• Mr. Rothschild did not raise any money, but is accorded 1:2 terms on all the money he brings in, i.e. Yvette’s share. As such, Mr. Fox will receive 6.25% from the Investor Share. Mr. Fox’s aggregate net profit participation is 6.25%.
  • But what about Miss Fox? While Miss Fox did not invest any money herself, she will receive the remainder of the Producer Share, less those percentages allocated to investors/producers from the Producers share, i.e. 15.625%. Miss Fox’s aggregate net profit participation is 15.625%.
  • Double checking our math: 50% + 15.625% + 12.5% + 6.25% +15.625% = 100%


See? Not as hard as you thought.

*Metziah – Yiddish. “A good deal.”

Financing structures for plays and musicals are unique. While they are in some ways similar to motion picture financing, live theatre has its own set of customs and practices that can be confusing to first time investors. A client recently called to tell me that she had been offered ‘one-for-two terms on a front money agreement’ for a new musical that hadn’t been written.

“Yeah, but Dan” she asked, “What does that mean?”

Times Square, New York CityWhat is front money? Front money is essentially first round, series ‘A’ financing for a live-theatrical venture. It is the seed capital used by producers to get a project on its feet, and most importantly, to a stage in the development process where a producer can seek to capitalize a commercial production. As such, front money may only be expended for pre-production expenses directly related to the development of the show, including option payments, key-creative fees, legal and accounting expenses, readings and workshops. Let’s say that all together, shall we – “front money is only for pre-production expenses directly related to the development of the show.” Unless specifically authorized in the front money agreement, which is rare, front money may not be used to cover the travel and expenses of the producer, nor the costs of wining and dining potential collaborators.

Who is a front money investor? Whereas a Broadway musical might have in excess of fifty individual investors, front money investors are a select group of individuals (under New York law, no more than five for any single production) who elect to take on increased risk for the possibility of a greater upside.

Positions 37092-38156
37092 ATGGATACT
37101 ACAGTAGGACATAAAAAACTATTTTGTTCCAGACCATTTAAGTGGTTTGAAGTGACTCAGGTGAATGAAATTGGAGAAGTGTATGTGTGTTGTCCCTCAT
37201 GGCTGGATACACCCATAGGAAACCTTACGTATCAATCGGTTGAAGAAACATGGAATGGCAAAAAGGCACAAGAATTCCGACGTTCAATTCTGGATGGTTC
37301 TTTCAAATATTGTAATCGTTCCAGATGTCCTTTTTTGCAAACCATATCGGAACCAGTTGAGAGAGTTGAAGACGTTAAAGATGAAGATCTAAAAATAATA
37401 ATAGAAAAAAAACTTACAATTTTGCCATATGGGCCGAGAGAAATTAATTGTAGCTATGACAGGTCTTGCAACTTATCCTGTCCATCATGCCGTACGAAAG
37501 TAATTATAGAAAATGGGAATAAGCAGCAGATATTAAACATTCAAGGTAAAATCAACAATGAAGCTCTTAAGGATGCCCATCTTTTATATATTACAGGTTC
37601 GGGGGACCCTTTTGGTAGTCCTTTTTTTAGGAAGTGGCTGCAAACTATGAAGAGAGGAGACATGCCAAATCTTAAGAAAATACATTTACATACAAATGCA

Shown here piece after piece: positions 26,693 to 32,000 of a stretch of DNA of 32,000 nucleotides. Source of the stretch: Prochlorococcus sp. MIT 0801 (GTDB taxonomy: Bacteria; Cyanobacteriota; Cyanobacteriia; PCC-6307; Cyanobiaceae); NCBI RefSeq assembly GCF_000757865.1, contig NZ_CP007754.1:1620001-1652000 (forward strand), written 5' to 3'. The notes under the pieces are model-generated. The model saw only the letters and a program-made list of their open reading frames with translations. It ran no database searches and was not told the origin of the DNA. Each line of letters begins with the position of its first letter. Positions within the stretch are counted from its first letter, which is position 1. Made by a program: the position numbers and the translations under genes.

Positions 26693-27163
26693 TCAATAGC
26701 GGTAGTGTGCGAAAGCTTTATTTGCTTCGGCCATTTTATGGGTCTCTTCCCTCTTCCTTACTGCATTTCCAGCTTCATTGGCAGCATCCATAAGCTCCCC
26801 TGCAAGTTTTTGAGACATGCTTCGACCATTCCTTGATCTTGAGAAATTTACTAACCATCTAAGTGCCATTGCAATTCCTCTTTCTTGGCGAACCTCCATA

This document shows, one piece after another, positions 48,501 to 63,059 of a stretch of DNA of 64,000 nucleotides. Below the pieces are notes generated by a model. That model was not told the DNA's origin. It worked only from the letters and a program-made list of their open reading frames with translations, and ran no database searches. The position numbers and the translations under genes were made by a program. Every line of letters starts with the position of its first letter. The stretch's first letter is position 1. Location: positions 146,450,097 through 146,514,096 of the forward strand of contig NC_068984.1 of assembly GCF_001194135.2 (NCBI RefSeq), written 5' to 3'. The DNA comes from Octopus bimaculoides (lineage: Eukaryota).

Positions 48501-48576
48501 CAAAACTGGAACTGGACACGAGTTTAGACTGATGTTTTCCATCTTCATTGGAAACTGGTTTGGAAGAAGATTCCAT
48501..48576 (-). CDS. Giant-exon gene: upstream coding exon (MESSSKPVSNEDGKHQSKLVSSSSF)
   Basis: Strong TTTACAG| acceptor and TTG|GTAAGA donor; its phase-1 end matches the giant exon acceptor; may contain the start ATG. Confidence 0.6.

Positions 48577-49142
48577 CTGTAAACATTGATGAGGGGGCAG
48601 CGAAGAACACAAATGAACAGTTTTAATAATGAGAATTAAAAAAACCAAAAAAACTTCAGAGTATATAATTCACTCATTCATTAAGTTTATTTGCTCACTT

What’s the risk? A front money investment carries greater risk than a typical investment in a live-theatrical venture, which is already pretty substantial. Often a front money investment involves a project that has not secured a theatre, an opening date, key creatives or even a completed script. Whether or not the project will progress to the point of raising capital for a full production remains speculative, and thus front money investors generally expect more favorable deal terms for their contribution.

What’s the upside? Though riskier, front money investors get more bang for their buck. Often producers will reward early adopters with a profit participation in the producer’s share of net profits, as opposed to merely the investors’ share of net profits. You might have heard discussions of “one-for-one” or “one-for-two” deals. These are the types of terms offered to front money investors (stay tuned for my next blog post where I will discuss how a “one-for-one” or “one-for-two” actually works).

What do investors sign? A front money investor will sign a front money agreement with the producer. Thereafter, the producer will be authorized to use the funds to develop the show. Once the show is ready for its first commercial production (if ever), the front money investor will become a member of the production entity used to capitalize the first commercial production of the show. Typically, the front money agreement will contemplate the investor automatically rolling-in to the production entity, and thus their front money investment will be deemed an equity investment in the production entity.

While often shorter in length, front money financing agreements govern a (hopefully) longstanding relationship between producer and investor. As such, they are fundamental documents that require careful review and consideration.